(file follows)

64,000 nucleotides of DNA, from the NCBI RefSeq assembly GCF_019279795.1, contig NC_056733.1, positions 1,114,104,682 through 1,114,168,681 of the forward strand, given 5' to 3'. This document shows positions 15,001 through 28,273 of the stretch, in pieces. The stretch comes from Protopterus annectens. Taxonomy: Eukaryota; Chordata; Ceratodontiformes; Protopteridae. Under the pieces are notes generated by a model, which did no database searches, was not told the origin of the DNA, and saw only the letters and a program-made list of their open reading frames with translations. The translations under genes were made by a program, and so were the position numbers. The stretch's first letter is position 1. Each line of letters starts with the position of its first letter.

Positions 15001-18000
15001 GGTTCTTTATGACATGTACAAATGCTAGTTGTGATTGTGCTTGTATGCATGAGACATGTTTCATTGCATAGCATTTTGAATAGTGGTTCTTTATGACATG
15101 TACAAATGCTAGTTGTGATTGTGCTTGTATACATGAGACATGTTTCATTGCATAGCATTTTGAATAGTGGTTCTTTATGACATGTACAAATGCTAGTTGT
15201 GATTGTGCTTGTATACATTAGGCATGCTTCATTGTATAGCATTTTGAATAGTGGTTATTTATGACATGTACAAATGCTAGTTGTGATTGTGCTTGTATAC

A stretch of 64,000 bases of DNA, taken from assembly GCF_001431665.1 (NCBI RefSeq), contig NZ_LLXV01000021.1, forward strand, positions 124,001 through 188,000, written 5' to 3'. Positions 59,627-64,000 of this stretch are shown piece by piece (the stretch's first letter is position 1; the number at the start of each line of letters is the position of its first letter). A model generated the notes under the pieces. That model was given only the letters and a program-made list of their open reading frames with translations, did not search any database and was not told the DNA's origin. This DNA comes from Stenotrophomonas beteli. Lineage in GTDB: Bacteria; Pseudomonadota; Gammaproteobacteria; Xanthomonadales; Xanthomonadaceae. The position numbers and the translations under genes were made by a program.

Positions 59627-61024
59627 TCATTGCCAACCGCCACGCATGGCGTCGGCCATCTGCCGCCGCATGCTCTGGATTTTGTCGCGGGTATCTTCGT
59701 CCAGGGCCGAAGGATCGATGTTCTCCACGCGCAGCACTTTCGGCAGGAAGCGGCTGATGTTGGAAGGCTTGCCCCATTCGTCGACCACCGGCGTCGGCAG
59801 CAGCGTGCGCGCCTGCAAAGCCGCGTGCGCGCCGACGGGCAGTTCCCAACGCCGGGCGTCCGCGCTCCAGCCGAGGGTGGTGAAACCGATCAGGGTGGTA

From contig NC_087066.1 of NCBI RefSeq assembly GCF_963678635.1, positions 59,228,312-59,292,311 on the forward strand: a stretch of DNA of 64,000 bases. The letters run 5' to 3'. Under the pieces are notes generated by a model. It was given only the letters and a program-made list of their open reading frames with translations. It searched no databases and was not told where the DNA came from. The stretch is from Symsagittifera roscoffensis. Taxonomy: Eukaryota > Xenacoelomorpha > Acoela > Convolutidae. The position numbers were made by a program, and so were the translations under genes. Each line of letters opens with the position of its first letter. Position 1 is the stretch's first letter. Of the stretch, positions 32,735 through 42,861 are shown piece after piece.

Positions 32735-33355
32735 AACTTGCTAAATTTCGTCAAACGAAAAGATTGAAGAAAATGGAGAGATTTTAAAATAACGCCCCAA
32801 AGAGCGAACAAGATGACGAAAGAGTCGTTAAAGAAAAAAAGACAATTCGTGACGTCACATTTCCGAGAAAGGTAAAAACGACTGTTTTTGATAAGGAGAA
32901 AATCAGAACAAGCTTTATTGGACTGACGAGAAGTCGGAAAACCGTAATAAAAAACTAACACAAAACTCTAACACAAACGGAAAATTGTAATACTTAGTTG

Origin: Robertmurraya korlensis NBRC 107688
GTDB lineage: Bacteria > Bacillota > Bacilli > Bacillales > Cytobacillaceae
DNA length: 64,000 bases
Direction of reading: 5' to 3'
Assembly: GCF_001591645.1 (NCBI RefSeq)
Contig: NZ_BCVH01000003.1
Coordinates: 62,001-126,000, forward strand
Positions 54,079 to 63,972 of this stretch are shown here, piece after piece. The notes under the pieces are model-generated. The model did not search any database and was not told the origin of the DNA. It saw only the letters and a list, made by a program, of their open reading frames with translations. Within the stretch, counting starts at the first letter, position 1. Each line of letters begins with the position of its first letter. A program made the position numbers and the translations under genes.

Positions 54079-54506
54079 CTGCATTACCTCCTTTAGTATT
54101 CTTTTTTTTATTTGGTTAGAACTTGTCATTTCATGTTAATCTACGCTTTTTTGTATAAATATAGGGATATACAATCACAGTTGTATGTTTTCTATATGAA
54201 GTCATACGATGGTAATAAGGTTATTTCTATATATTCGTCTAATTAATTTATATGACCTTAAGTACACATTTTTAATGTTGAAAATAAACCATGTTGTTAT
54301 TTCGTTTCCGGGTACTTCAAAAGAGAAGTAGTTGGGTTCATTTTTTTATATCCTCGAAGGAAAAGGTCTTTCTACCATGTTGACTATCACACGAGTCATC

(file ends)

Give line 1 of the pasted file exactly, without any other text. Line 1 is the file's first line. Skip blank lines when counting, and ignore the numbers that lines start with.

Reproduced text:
64,000 nucleotides of DNA, from the NCBI RefSeq assembly GCF_019279795.1, contig NC_056733.1, positions 1,114,104,682 through 1,114,168,681 of the forward strand, given 5' to 3'. This document shows positions 15,001 through 28,273 of the stretch, in pieces. The stretch comes from Protopterus annectens. Taxonomy: Eukaryota; Chordata; Ceratodontiformes; Protopteridae. Under the pieces are notes generated by a model, which did no database searches, was not told the origin of the DNA, and saw only the letters and a program-made list of their open reading frames with translations. The translations under genes were made by a program, and so were the position numbers. The stretch's first letter is position 1. Each line of letters starts with the position of its first letter.